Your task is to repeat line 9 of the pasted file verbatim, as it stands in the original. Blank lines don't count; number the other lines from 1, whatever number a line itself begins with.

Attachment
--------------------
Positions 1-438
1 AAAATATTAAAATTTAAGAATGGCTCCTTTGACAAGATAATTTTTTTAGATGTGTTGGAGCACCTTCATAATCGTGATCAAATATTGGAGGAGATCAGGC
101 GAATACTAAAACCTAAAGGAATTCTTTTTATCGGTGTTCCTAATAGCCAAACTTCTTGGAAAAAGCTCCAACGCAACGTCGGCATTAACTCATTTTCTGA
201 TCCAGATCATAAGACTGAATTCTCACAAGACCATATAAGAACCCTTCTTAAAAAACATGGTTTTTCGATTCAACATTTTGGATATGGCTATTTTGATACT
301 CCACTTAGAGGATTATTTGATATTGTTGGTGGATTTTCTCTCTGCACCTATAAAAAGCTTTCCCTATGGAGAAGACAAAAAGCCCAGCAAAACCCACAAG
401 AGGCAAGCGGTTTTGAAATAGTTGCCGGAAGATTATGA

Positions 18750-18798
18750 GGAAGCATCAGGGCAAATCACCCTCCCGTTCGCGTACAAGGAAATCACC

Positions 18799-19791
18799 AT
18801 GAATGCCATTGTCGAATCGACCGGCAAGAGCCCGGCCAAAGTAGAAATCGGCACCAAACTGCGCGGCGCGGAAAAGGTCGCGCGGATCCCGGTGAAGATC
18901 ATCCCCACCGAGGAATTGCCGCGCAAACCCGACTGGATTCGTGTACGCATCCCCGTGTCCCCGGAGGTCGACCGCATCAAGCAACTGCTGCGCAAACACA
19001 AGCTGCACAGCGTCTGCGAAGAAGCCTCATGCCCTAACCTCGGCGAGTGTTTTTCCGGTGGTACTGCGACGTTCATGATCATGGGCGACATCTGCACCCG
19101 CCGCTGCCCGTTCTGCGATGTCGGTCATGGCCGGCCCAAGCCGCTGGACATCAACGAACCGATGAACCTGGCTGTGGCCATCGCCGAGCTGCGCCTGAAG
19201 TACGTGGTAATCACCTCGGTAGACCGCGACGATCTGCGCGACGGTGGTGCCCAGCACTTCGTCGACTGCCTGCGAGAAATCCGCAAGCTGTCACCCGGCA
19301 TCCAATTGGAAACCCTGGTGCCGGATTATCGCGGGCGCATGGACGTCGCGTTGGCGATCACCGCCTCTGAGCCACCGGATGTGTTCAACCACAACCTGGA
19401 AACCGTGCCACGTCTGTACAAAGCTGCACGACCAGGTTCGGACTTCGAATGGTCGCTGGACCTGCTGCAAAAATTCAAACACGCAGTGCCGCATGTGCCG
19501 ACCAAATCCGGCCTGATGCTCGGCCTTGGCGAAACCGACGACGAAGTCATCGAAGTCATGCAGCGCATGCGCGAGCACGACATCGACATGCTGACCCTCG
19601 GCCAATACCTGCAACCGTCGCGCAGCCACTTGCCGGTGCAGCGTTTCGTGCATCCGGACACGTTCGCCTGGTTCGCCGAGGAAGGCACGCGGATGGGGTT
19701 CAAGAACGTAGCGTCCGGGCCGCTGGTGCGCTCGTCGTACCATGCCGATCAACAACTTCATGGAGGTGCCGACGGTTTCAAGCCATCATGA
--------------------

Positions 18799-19791